In a recent media release, CDC warned travelers to protect themselves from mosquito bites due to transmission of Zika virus. The California Department of Public Health (CDPH) also issued a similar travel advisory (PDF).
Currently, there are “reports in Brazil of microcephaly and other poor pregnancy outcomes in babies of mothers who were infected with Zika virus while pregnant.” Zika virus transmission has also been reported in other countries in Central and South America, as well as in the Caribbean.
According to CDC, “additional studies are needed…to learn more about the risks of Zika virus infection during pregnancy.”
CDPH also explains that “until more is known and out of an abundance of caution, the California Department of Public Health (CDPH) recommends special travel precautions for pregnant women and women trying to become pregnant:
- Pregnant women in any trimester should consider postponing travel to areas where Zika virus transmission is ongoing. Pregnant women who must travel to one of these areas should talk to their healthcare provider first and strictly follow steps to avoid mosquito bites during the trip.
- Women trying to become pregnant should consult with their healthcare provider before traveling to these areas and strictly follow steps to avoid mosquito bites.
- Pregnant women who traveled to an area with ongoing Zika virus transmission during pregnancy should be evaluated for Zika virus infection if they had any symptoms suggestive of Zika or if their baby has evidence of microcephaly or brain calcifications. Dengue and chikungunya virus infection should be ruled out in these patients.”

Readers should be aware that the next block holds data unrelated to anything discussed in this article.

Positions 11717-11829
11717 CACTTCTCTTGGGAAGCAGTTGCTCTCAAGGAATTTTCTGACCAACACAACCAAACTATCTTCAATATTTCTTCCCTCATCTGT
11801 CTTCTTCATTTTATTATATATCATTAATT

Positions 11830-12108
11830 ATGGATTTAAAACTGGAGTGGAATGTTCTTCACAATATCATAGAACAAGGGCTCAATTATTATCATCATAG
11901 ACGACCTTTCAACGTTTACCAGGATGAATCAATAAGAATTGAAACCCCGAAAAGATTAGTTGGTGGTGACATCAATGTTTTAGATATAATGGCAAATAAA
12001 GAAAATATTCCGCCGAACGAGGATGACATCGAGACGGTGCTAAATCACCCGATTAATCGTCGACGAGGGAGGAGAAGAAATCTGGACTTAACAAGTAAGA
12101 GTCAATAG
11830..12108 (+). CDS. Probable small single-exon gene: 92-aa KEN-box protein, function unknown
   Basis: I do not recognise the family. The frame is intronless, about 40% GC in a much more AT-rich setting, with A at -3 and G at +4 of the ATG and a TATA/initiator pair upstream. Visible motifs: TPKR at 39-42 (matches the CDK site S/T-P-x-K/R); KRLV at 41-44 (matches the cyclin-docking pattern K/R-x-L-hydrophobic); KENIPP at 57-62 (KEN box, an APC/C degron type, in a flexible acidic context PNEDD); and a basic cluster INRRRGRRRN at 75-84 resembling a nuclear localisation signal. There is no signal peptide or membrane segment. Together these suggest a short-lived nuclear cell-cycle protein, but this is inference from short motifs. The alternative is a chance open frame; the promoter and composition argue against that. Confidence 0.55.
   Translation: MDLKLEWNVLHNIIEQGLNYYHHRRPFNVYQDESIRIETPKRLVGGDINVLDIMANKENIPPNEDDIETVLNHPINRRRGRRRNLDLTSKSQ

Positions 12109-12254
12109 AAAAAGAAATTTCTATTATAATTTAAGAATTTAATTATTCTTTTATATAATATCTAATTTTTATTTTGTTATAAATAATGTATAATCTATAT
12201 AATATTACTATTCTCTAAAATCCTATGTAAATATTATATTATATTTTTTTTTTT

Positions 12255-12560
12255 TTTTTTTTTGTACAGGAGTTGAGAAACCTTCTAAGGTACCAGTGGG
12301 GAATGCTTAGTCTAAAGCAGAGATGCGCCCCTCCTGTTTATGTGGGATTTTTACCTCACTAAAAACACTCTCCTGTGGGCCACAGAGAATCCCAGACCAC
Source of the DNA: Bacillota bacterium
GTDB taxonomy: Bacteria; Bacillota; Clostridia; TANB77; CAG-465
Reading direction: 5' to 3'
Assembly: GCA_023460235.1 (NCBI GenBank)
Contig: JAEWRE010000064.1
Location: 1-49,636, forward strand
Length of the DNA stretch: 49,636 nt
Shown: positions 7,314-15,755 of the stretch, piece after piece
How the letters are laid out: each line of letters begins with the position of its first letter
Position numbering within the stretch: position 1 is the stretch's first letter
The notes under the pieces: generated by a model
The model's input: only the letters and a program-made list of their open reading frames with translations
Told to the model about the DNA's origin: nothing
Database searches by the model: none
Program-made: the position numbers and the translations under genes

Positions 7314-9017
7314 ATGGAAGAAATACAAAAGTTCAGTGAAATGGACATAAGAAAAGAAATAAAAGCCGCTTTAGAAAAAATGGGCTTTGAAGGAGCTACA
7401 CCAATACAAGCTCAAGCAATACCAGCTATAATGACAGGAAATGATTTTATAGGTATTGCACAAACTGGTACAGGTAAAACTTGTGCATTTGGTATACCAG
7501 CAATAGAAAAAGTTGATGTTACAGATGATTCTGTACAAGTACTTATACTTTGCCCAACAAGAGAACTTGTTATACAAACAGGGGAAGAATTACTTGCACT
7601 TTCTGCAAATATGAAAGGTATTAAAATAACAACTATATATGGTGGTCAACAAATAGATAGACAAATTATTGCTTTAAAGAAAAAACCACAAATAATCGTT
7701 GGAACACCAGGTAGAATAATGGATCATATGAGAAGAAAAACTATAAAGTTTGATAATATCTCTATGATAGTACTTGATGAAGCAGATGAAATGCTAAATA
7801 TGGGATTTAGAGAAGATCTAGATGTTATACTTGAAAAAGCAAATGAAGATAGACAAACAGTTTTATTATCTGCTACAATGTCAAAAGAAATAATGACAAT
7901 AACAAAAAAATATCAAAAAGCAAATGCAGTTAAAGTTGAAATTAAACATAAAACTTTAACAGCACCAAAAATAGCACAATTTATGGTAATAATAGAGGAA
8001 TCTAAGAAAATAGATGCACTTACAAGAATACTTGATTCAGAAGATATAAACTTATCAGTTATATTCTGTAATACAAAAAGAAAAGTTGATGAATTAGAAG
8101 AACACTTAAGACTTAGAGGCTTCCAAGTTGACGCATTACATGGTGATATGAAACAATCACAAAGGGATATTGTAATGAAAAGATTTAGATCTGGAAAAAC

If a Los Angeles traveler infected with dengue or chikungunya returns to parts of SoCal that has the Aedes mosquitoes, the community is at a higher risk of experiencing a dengue or chikungunya outbreak.
Bottom line: Prevent mosquito bites, whether you’re at home or traveling abroad.
What is Zika Virus?
Zika is an infectious disease caused by the Zika virus, which is transmitted to people by Aedes mosquitoes. Most infected people have no symptoms. If symptoms develop, the most common are fever, rash, joint pain, and/or red eyes. Symptoms usually begin 3-7 days after a person is bitten by an infected mosquito and last several days to a week. The illness is usually mild, and severe disease requiring hospitalization is uncommon. There is no specific treatment for Zika virus disease. The only treatment option available is the provision of supportive care including rest, fluids, and use of analgesics and antipyretics.”